were instrumental in establishing a statewide Housing Trust Fund and are working locally to develop a recurring
source of funding for the development of affordable housing. Mayor Riley recently unveiled the Charleston
Homeownership Initiative, a program to provide 200 units of new or rehabilitated housing for sale to low, moderate
and middle-income families. Charleston was designated in 1994 as an EnterpriseCommunity and named one of the
11 top national performers in 1997. The Enterprise Community Initiative is a neighborhood revitalization strategy
for improving affordable housing options, provides health and human services and increasing economic
opportunities. A Strategic Economic Development Plan has been completed and adopted and provides the
framework for increasing economic opportunity in the Enterprise Community.

CHILDREN’S ISSUES
Mayor Joseph Riley, Jr. continues his leadership on children‟s issues and delegated the Mayor‟s Office for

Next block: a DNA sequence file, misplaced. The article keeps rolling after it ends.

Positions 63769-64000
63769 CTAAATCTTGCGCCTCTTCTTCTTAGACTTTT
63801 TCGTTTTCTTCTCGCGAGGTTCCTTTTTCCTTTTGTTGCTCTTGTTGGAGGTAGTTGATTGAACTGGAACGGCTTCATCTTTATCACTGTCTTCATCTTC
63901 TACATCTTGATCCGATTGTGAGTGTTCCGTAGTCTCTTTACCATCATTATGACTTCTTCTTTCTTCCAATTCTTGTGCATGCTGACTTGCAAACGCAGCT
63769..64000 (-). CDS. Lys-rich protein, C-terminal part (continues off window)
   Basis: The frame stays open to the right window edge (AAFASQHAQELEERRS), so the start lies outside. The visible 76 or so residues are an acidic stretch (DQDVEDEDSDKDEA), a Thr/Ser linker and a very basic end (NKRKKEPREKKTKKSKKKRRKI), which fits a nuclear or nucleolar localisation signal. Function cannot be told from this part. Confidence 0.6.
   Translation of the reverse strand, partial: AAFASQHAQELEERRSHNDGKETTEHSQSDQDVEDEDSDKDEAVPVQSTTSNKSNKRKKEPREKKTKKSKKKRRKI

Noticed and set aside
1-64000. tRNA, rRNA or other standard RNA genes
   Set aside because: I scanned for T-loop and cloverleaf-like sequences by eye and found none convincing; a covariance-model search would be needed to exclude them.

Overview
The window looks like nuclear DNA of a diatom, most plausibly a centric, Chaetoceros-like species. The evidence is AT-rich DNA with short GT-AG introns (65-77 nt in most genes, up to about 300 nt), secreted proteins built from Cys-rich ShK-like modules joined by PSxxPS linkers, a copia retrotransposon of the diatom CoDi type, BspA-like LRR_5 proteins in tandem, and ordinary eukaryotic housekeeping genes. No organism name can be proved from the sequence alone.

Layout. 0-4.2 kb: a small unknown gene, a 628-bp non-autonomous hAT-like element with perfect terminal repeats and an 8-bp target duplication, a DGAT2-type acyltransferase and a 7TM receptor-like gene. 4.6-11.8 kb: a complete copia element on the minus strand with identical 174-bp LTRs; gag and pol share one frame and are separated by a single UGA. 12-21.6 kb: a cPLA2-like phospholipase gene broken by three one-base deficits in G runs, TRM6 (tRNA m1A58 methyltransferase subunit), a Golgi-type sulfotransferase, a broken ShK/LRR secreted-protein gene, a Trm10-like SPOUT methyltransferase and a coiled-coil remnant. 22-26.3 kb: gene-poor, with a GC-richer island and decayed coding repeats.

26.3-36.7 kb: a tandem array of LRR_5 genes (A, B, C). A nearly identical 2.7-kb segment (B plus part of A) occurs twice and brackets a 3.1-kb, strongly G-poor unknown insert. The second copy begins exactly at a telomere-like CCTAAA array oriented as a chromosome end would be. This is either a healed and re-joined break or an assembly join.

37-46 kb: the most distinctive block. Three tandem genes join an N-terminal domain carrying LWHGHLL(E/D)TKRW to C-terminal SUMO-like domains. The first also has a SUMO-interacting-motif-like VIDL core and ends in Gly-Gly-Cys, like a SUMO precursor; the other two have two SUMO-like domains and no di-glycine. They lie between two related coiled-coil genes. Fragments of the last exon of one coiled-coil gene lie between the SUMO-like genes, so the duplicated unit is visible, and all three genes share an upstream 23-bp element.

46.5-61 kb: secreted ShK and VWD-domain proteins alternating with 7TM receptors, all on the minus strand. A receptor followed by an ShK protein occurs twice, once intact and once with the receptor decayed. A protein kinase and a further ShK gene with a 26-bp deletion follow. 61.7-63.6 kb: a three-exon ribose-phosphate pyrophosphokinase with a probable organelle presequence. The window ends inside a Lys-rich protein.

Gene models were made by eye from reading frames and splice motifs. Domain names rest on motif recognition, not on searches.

Children, Youth and Families to mobilize every sector of the community – businesses, education, communities in
faith, non-profit and government – to secure and connect the fundamental resources to meet the needs of children
and youth in our community. He has pledged his support of America‟s Promise with “Charleston‟s Promise” –
providing 10,000 children access to the five fundamental resources. Mayor Riley has created a Children‟s Cabinet,
and a Mayor‟s Youth Commission on Violence. In 1999, he established the Charleston Education Network, a
foundation dedicated to improving public education in Charleston. Mayor Riley has provided leadership on
children‟s health issues, after school programs, reading and literacy, and community service workdays. He has
strengthened the city‟s collaborative partnership with the Charleston County School District, hosting meetings